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Working with the ModelContainer in SwiftData

You can create a ModelContainer from your model classes. You need to specify the model class, so that the container can create the corresponding database from it. Here is how you can create a container instance:

let container = ModelContainer(for: [Snippet.self, Folder.self])

If you have models that have relationships with each other, you only need to specify one model class and the container will infer the related model classes. In the above example, there is a one-to-many relationship between folder and snippet, which means I only need to specify:

let container = ModelContainer(for: Snippet.self)

Configuring a ModelContainer

You can specify how your container is configured with the ´ModelConfiguration´. For example, setting up a temporary SwiftData store can be done with the following configuration:

let schema = Schema([Folder.self, Snippet.self, Tag.self])
let configuration = ModelConfiguration(inMemory: true)
let container = try! ModelContainer(for: schema, configurations: [configuration])

Here is the full list of options for the ModelConfiguration:

ModelConfiguration(
    _ name: String? = nil,
    schema: Schema? = nil,
    inMemory: Bool = false,
    readOnly: Bool = false,
    sharedAppContainerIdentifier: String? = nil,
    cloudKitContainerIdentifier: String? = nil
)

Another example would be to add a default database in the apps bundle and use this to show users example data. Here is how you would get this container:

let schema = Schema([Folder.self, Snippet.self, Tag.self])
let configuration = ModelConfiguration(url: "myBundelURL", inMemory: true)
let container = try! ModelContainer(for: schema, configurations: [configuration])

Getting the File Location of a SwiftData Store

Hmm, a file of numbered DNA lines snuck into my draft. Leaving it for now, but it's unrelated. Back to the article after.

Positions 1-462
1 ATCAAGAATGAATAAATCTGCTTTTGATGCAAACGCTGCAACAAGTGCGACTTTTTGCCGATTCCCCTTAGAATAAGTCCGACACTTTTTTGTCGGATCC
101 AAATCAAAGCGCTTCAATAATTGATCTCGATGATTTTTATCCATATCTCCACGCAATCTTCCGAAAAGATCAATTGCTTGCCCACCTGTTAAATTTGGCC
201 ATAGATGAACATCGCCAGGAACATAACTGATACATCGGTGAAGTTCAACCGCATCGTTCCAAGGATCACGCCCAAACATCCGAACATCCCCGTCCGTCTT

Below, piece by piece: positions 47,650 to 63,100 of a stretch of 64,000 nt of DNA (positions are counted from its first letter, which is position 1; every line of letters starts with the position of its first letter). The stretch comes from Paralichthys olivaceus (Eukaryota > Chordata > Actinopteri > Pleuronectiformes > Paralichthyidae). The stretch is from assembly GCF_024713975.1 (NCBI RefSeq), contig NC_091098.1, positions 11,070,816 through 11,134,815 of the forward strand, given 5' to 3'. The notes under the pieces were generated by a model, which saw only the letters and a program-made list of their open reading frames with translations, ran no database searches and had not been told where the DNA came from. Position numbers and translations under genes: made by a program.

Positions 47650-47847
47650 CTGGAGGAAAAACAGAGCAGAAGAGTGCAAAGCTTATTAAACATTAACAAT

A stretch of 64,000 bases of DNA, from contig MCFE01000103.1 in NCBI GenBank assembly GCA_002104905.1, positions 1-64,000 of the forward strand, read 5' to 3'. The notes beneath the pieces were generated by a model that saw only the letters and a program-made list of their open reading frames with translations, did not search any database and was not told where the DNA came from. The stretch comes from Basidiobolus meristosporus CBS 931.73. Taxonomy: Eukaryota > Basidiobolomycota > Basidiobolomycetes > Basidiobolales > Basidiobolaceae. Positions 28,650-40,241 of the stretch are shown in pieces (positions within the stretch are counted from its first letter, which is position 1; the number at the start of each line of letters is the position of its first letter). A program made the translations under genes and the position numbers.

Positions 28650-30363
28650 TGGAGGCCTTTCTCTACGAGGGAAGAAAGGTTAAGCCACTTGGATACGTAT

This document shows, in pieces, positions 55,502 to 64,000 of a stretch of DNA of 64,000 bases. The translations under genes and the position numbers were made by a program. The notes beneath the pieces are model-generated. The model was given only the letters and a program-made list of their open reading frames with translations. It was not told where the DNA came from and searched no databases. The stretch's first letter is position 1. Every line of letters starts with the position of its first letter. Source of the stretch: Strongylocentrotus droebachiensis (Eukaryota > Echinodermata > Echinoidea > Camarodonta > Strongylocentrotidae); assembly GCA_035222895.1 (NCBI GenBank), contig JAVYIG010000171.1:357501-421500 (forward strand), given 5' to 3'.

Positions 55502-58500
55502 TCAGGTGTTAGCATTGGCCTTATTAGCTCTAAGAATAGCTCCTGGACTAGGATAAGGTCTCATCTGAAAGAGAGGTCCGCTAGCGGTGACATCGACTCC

SwiftData will create a database file when the app first launches. You can get the location of the file that is located in the support directory like so:

guard let urlApp = FileManager.default.urls(for: .applicationSupportDirectory, in: .userDomainMask).last else { return }

let url = urlApp.appendingPathComponent("default.store")
if FileManager.default.fileExists(atPath: url.path) {
    print("swiftdata db at \(url.absoluteString)")
}

The file is of type  .store. It uses an SQLite database underneath.

Using iCloud Sync with SwiftData

You can sync your user’s data across devices with SwiftData. This only works for a private CloudKit database. If you want to use a shared or public database you have to fall back to CoreData.

In SwiftData add iCloud sync to your app’s entitlements:

adding iCloud sync in Xcode project capabilities
Go to project, your target and select new capabilities.
Xcode capabilities add iCloud sync
Xcode with iCloud sync to setup new container
Create a new container for iCloud sync. This is the identifier for your iCloud storage.

You can then use your container identifier for iCloud to setup a new SwiftData container:

let schema = Schema([Folder.self, Snippet.self, Tag.self])
let configuration = ModelConfiguration(cloudKitContainerIdentifier: "iCloud.com.karinprater.snippetbox")
let container = try! ModelContainer(for: schema, configurations: [configuration])

Note that the same model restrictions as for CoreData with iCloud sync are also valid: unique constraints are not supported and all relationships have to be optional.

Setting a Migration Plan for ModelContainer

You can set up a migration plan with SwiftData. This is explained in the WWDC presentation Model your schema with SwiftData.

Setting up a ModelContainer in a SwiftUI Application

SwiftUI has a convenient modifier to create a model container. In the main app file, add a modelContainer modifier:

import SwiftUI
import SwiftData

@main
struct SnippetBoxApp: App {
    var body: some Scene {
        WindowGroup {
            ContentView()
                .modelContainer(for: Snippet.self)
        }
    }
}

This will create a model container and pass the main model context of this container in the environment. You can access the context in any view like so:

import SwiftUI
import SwiftData

struct ContentView: View {
    @Environment(\.modelContext) private var context
    var body: some View {
       ...
    }
}

The container will only be created once. There is only one instance. You cannot change any of the configuration parameters.

func modelContainer(
    for modelType: PersistentModel.Type,
    inMemory: Bool = false,
    isAutosaveEnabled: Bool = true,
    isUndoEnabled: Bool = false,
    onSetup: @escaping (Result<ModelContainer, Error>) -> Void = { _ in }
) -> some View